I sometimes glance and envy the women who really seem to have their lives together. Their kids look like they brush their hair, they wear just the right shade of lipstick, and their houses are clean and smell like homemade banana bread (like not even a Yankee Candle knockoff in a banana bread scent but an actual, measured, stirred and baked in an oven banana bread). They know when the spirit days are at school, they are on time or even early to lacrosse practice, and they remember all of the equipment too. Even the elbow pads.
I am not her.
Just last week I forgot Dr. Seuss Day. And on Thursday my son forgot to take his actual lacrosse stick to actual lacrosse practice. The last time I was early for something was in the spring of 2003. And that was probably the last time I baked something that didn’t come from a box. I do, however, wear lip gloss … when I can find it in the bottom of my purse that resembles a Mary Poppins bag that, unfortunately, does not contain Mary Poppins. For every one victory I feel like I have achieved in this life, I feel like I have failed in about 19 other small or giant ways.
Here is the thing though about the mother who looks like she has it all together: chances are, there is a piece of her that is unraveling in some way. Maybe she bakes to relieve stress or maybe she dreams of opening a bakery in Paris one day and doesn’t know how that can ever happen when she is buried in bills or maybe she is having the worst possible day and lipstick and carbs are the only way that she’s able to hold it together. We don’t know who else is struggling behind the curtain. We don’t know. So let’s not judge one another, for better or worse.
I think what we all might need is a bit less of the mindset that someone else has it all and instead bring to the table a little more compassion and truth telling. And if hard truths do surface and you find out that someone in your world is going through some type of hell, please do not act in a way that shows that you are on a higher path or act like darkness is somehow contagious and avoid them entirely. It is a perfect time in an imperfect situation to offer helpings of words like, “I’m here,” or “I see you,” or “You are not alone.” And then say, “I’m here again. Anything you need, I’m here.” And wine usually helps these conversations too. It pairs well with banana bread.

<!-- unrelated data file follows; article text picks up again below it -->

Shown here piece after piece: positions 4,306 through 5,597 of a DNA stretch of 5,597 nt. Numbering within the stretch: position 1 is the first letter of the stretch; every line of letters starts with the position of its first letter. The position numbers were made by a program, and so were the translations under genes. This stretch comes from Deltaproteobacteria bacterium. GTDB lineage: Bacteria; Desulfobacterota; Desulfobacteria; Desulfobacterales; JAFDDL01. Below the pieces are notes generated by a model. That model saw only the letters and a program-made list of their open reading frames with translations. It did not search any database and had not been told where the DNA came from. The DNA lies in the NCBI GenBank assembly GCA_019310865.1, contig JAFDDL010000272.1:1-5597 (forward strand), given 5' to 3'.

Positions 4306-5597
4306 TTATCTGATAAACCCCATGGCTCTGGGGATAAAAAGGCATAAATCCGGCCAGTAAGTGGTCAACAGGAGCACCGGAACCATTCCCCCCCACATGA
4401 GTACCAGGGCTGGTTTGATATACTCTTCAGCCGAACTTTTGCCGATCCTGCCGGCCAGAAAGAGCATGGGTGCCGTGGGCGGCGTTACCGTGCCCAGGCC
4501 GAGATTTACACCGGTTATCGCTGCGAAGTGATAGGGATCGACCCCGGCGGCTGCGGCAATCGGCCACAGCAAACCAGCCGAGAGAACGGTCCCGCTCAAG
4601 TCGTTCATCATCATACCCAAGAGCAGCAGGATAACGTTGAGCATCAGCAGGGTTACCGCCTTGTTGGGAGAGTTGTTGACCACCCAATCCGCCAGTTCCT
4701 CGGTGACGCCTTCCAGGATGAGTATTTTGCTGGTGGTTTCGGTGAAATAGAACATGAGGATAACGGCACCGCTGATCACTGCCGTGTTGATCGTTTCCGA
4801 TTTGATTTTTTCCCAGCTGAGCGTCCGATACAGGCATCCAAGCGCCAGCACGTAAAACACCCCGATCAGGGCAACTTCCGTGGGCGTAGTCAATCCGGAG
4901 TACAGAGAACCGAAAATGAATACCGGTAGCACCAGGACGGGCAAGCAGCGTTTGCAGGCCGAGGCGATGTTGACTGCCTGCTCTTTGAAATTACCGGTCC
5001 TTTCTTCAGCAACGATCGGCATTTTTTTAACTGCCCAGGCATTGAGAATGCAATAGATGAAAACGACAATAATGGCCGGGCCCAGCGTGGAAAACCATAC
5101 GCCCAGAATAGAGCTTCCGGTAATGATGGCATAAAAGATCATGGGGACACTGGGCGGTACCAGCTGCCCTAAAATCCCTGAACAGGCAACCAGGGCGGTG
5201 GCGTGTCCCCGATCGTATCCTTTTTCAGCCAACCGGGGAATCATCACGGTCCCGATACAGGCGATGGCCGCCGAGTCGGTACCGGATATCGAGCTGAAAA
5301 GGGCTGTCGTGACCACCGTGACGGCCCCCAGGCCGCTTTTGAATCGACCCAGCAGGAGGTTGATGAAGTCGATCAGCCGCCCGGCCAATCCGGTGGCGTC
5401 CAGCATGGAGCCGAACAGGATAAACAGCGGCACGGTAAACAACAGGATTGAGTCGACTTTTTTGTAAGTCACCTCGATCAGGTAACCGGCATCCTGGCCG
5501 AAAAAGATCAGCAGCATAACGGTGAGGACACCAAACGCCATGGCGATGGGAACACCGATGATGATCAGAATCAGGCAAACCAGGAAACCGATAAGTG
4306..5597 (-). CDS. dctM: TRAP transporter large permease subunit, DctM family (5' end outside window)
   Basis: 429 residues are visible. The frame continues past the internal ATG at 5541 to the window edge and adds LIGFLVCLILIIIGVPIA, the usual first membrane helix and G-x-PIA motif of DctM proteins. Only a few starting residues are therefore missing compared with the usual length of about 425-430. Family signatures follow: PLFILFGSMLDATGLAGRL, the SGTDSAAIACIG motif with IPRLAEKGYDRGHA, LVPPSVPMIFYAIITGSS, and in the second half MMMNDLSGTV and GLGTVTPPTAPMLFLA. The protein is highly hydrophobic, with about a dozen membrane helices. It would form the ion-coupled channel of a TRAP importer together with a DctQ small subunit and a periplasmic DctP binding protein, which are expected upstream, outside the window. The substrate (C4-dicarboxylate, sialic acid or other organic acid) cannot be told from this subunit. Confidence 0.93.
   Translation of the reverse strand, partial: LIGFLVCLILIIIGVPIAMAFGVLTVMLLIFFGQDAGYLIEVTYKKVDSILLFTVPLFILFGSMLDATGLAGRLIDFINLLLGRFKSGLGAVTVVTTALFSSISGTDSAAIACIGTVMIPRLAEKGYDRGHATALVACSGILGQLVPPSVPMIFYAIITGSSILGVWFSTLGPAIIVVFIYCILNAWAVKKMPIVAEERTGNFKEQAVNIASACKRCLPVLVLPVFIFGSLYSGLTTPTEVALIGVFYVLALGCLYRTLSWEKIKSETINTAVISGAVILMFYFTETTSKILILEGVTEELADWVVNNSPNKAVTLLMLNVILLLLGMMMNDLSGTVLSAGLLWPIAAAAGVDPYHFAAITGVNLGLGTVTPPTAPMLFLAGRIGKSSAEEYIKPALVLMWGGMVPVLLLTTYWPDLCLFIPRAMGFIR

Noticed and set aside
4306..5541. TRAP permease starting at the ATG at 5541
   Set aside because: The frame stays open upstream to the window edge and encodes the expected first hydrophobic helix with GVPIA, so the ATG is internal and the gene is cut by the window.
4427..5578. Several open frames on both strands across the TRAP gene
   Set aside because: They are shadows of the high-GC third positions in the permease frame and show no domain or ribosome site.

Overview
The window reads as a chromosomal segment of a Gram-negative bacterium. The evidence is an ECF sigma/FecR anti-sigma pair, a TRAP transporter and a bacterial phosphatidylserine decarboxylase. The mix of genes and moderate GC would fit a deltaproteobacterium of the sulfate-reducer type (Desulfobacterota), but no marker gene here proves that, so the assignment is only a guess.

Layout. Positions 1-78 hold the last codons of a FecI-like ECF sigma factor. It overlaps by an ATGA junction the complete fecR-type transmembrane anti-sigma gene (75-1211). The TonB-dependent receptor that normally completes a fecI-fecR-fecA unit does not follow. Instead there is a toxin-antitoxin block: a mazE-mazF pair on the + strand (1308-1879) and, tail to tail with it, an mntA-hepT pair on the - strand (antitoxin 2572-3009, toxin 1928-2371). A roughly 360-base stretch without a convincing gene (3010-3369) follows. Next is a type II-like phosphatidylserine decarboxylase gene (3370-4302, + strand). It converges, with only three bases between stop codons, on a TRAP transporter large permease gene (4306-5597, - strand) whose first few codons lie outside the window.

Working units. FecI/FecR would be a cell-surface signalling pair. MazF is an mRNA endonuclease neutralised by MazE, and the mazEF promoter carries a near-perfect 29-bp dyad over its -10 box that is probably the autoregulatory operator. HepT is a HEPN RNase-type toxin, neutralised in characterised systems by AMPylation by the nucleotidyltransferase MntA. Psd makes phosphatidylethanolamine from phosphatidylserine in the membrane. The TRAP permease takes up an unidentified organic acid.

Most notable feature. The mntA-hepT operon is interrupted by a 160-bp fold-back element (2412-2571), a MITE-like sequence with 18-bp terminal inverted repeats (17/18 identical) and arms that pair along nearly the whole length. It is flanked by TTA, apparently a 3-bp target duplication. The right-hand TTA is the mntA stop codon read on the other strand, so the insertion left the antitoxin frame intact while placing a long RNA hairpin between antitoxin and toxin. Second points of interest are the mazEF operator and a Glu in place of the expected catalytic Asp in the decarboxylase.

And let’s celebrate what connects us and any small or giant victories that come our way. It is therapeutic to know that you have a tribe that wants to see you thrive.
Here is a failure lined victory of my own. A few months ago, someone in my life told me that in separating from my husband, I was going to shatter my children. Shatter. Not only was that a tremendously hurtful thing to speak out loud but it also made me question my relationship with this person and how little they knew me or my children at all. But they did plant a seed in me. A seed that could bend, break or bloom in me. What I chose to do was to make sure that it bloomed into something beautiful.
I pick happiness every single day, and I hug my children until they are the ones to let go. And it is a challenging journey and something always has to give. I forget and I’m human and I stumble and swear and sometimes all of it at once. But I am determined to do right by my four children every day. And I wonder sometimes if they can see that. And I wonder sometimes if I can see that.
The other day my oldest daughter, my 12-year old, Lucy, had to write about a woman that inspires her. And she wrote about me. And she left the letter on my bed with a heart on it.
She is a good seed.
As it turns out, someone else’s interpretation of what can shatter us might instead save us. Collect your good seeds. Let them flourish within you. And remember on those dark, gray, full of failure types of days, that within you grows an invincible garden.
And no one can take that away from you.
And if you happen to need a listening ear, I am here. I can’t promise the house will be clean, but I can promise to light some candles for you.
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Katie Yackley Moore is a freelance writer, yoga instructor and momma of four. She adores coffee shops, laughing until it hurts and impromptu dance parties. Her work has appeared on Scary Mommy, Mamalode and HuffPost Parents. She has published a journal entitled “Dream a Bigger Dream” and the children’s books “You Are a Warrior” and “We are Family” and just finished her first novel. Catch up with her between tea breaks at The Naked Momma and on Facebook.